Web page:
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NEW YORK — Oscar Gamble, an outfielder who hit 200 home runs over 17 major league seasons and was famous during his playing days for an Afro that spilled out of his helmet, died Wednesday of a rare tumor of the jaw. He was 68.
His second wife, Lovell Woods Gamble, said he was diagnosed with a benign tumor, ameloblastoma, about nine years ago. It became ameloblastic carcinoma in 2016 and he had the first of several operations that August. Gamble, who lived in Montgomery, Alabama, entered UAB Hospital in Birmingham on Jan. 22 and died there early Wednesday. His wife said he never chewed tobacco.
A left-handed hitter known for the crouch in his batting stance, Gamble had a .265 batting average and 666 RBI while playing for seven big league teams.
Oscar Gamble, who spent seven of his 17 seasons with the Yankees, hit 200 career home runs with seven teams over his career. He died Wednesday at the age of 68. n/a
He spent seven seasons with the New York Yankees in two stints. He had an endorsement deal with Afro Sheen but had to trim his hair to comply with owner George Steinbrenner’s grooming policy when he joined the Yankees for the 1976 season.
“Pete Sheehy told him no uniform until the haircut,” Steinbrenner said in 1991, referring to the Yankees’ longtime clubhouse man. “I said, ‘Oscar, I’ve got a barber.’ They brought this guy in and he butchered him. Absolutely butchered him. I was sick to my stomach. I told Oscar, ‘It looks good,’ but I thought to myself it was absolutely the worst. There were blotches in his scalp.”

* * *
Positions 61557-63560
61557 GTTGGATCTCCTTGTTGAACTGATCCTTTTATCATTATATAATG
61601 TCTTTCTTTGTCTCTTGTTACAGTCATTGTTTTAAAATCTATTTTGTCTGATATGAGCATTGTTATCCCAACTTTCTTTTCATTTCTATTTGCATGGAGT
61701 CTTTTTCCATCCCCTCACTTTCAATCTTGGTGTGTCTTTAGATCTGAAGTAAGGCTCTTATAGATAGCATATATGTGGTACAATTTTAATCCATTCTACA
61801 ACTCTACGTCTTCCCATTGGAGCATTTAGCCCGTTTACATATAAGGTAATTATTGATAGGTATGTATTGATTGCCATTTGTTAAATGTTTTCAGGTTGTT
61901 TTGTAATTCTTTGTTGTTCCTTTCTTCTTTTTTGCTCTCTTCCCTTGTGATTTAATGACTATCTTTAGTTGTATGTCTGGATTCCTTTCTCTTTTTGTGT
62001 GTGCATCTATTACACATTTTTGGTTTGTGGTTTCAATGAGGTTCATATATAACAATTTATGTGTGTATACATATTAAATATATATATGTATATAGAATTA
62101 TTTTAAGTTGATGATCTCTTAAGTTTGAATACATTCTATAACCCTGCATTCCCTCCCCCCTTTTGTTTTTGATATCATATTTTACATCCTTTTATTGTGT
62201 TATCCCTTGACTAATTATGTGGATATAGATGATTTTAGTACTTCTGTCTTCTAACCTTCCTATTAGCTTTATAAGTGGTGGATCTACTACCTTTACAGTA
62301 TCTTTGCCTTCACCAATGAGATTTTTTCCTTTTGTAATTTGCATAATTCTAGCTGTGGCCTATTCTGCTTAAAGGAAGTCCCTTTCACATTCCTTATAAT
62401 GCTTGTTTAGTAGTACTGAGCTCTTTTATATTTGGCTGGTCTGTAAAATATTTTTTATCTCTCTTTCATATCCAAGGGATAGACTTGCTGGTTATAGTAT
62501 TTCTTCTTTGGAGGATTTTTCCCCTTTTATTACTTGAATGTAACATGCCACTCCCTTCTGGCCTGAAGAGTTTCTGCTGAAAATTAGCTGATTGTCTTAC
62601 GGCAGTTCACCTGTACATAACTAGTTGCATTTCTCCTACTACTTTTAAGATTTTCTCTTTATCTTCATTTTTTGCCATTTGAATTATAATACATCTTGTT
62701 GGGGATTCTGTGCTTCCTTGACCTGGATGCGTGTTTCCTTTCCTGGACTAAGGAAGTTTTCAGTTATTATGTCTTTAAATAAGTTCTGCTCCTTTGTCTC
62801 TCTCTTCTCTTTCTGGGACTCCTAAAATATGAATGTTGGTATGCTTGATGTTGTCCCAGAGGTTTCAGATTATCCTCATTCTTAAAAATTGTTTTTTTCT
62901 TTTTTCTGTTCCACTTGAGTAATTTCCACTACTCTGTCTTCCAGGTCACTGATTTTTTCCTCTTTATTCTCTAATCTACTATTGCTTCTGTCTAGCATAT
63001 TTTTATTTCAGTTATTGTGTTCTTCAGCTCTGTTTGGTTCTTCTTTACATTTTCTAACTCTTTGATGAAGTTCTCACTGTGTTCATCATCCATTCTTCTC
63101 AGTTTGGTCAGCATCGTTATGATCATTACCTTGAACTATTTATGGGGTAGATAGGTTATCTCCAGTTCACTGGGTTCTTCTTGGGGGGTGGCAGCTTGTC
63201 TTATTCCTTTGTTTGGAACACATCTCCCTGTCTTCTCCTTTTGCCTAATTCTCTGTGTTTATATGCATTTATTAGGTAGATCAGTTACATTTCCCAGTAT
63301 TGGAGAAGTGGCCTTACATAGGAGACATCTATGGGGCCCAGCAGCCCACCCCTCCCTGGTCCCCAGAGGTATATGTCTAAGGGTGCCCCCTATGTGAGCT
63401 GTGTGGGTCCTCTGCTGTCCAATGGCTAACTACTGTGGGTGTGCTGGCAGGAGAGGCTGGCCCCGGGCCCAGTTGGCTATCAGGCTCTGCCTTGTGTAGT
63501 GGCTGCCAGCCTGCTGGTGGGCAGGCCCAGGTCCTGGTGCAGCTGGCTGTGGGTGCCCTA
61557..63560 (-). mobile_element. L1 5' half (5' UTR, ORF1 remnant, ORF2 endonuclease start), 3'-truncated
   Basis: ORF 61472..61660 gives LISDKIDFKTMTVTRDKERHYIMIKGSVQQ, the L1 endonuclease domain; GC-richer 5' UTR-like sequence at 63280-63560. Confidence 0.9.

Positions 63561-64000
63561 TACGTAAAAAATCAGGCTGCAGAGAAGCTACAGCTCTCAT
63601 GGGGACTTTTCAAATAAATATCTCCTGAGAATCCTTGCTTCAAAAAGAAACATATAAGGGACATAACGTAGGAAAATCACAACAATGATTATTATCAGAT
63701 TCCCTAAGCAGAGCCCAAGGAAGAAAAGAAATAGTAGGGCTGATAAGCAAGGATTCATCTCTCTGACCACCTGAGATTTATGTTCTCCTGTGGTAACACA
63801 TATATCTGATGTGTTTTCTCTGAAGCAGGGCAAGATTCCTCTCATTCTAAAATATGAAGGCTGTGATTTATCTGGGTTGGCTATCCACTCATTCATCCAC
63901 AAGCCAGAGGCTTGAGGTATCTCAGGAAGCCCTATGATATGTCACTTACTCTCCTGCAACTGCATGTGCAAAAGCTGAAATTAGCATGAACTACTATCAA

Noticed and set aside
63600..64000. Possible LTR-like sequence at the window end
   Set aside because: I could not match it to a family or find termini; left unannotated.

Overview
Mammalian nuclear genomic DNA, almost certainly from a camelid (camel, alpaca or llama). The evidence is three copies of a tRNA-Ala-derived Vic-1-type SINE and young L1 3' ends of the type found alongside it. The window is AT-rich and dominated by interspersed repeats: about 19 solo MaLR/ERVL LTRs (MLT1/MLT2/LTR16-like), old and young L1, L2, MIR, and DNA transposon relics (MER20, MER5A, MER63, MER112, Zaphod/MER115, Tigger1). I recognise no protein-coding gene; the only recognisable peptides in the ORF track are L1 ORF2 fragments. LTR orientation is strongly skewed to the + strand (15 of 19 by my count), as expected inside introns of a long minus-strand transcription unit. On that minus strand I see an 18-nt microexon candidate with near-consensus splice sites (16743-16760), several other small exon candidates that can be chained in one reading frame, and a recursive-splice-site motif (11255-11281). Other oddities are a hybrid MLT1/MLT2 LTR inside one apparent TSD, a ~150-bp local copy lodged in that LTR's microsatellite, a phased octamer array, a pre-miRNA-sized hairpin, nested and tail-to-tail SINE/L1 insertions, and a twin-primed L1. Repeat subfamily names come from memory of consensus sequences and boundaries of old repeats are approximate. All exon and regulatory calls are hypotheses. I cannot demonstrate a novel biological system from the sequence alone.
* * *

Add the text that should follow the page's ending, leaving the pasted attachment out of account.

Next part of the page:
After helping win the AL pennant, Gamble became expendable when New York signed Reggie Jackson, and Gamble was traded to the Chicago White Sox for Bucky Dent. While with Texas in 1979, Gamble was dealt back to the Yankees for Mickey Rivers, and Gamble reached the World Series again with New York in 1981.
The story behind Oscar Gamble’s 1976 baseball card and that Hall of Fame Afro
“I will not only remember Oscar for his abilities on the field, but also for his great sense of humor and the way he treated me as a young player,” former Yankees teammate and current Miami manager Don Mattingly said in a text message.
In an era of constant turmoil dominated by Steinbrenner and manager Billy Martin, Gamble described the clubhouse by saying: “They don’t think it be like it is, but it do,” according to Dan Epstein’s book “Big Hair and Plastic Grass: A Funky Ride Through Baseball and America in the Swinging `70s.”
Drafted by the Chicago Cubs in 1968 after he was scouted by Buck O’Neil, Gamble made his big league debut at age 19 on Aug. 27, 1969, at Cincinnati’s Crosley Field. He pinch hit and walked at the start of the resumption of a doubleheader nightcap suspended after seven innings that June 15.
Gamble hit .225 over 24 games that year and was traded with pitcher Dick Selma to Philadelphia during the offseason for outfielder Johnny Callison. He had the last hit at Connie Mack Stadium in 1970 and after three seasons as a platoon player for the Phillies was dealt to Cleveland for outfielder Del Unser. He became a presence in the middle of the Indians’ batting order, hitting 54 home runs over three seasons.
His biggest postseason hits for the Yankees were a pair of tying home runs off Milwaukee’s Moose Haas in Games 1 and 5 of the 1981 AL Division Series. He hit .358 for the Rangers and Yankees in 1979 but had only 327 plate appearances, far fewer than needed to qualify for a batting title.
Gamble later played for San Diego.
In addition to his second wife, he is survived by his first wife, Juanita Kenner; two daughters from his second marriage, Kalani Lee Gamble and Kylah Lee Gamble; a daughter from his first marriage, Sheena Maureen Gamble; and two sons from his first marriage, Shane Oscar Gamble and Sean Gamble. A former minor league baseball player, Sean Gamble is a scout for the Colorado Rockies.